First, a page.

The Anglo File: European Mergers Surging, but Barriers Persist

Archaic and complex shareholder regulations and layers of bureaucracy have had a hand in limiting M&A activity in Europe.
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Theodore Roszak

, the U.S. social critic, once wrote that the almost nonexistent popular control over the

European Commission

makes the

European Union

"the most effective suave technocracy in the world." How else, he concluded, would Europe be able to "compete with the dynamism of the American corporate establishment?"

On the surface of it, these technocrats have indeed been effective in shepherding Europe toward a more competitive and investor-friendly position to rival the U.S. The U.K.'s

Vodafone AirTouch

(VOD) - Get Report

may actually succeed in its hostile bid for Germany's



and figures show European mergers surging toward U.S. levels. In the first half of 1999, European deals were worth $346 billion, compared with $541 billion for the whole of 1998. Deals in the U.S. during the first half of this year were worth $528 billion.

Look a little closer, however, and one will see that the continent is still a graveyard filled with the remains of failed or aborted corporate schemes that were killed by political expediency, archaic and complex shareholder regulations, and layers of bureaucracy.

Pot Calls the Kettle Black

While British Prime Minister

Tony Blair

last weekend lectured a summit of center-left leaders on the need to have a "European market where European companies are taking over other European companies, are taking over British companies, and vice versa," he would do well to remember that only two weeks ago his government referred a pair of mergers to the U.K.'s competition authorities, even though the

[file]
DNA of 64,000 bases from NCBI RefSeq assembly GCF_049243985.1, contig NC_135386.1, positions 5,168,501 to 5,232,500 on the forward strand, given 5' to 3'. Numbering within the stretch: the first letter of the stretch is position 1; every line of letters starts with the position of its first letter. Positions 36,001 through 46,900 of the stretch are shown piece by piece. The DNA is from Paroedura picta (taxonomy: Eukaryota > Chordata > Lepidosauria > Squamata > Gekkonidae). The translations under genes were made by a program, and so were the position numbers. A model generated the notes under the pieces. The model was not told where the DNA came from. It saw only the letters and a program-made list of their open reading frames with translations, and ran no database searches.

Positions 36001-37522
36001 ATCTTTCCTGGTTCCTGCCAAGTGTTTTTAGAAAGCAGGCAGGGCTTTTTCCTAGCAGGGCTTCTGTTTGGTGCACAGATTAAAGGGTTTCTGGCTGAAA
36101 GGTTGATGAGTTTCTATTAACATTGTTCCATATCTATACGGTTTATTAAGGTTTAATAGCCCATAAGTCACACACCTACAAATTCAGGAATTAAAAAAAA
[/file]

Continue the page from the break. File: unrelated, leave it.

Office of Fair Trading

indicated it had no objection to either of them.

Blair's actions illustrate how even the most liberal of economies, whatever governments say to the contrary, remain subject to political considerations. The furor over one of the deals, the French company



purchase of a 25% stake in Rupert Murdoch's

British Sky Broadcasting


, prompted the Parisian press to claim simple British xenophobia -- distinct, as it is, from the French sort.

It is notable that Murdoch, who owns several influential newspapers in the U.K., dislikes the idea of Vivendi owning such a large stake in his company. Some have speculated the government would not have referred the deal to the authorities had Murdoch indicated he didn't care a jot.

Earlier this year, the

European Court of Justice

ruled that Europe's

Competition Commission

could take into account the social impact of a merger, but only if the merger could also be criticized on the basis of competition. Social aspects alone, the court said, were not enough to block a merger. In reality, however, political lobbying by unions and other interested parties have squashed several banking mergers in France and Italy this year that threatened the closure of many branches and job losses.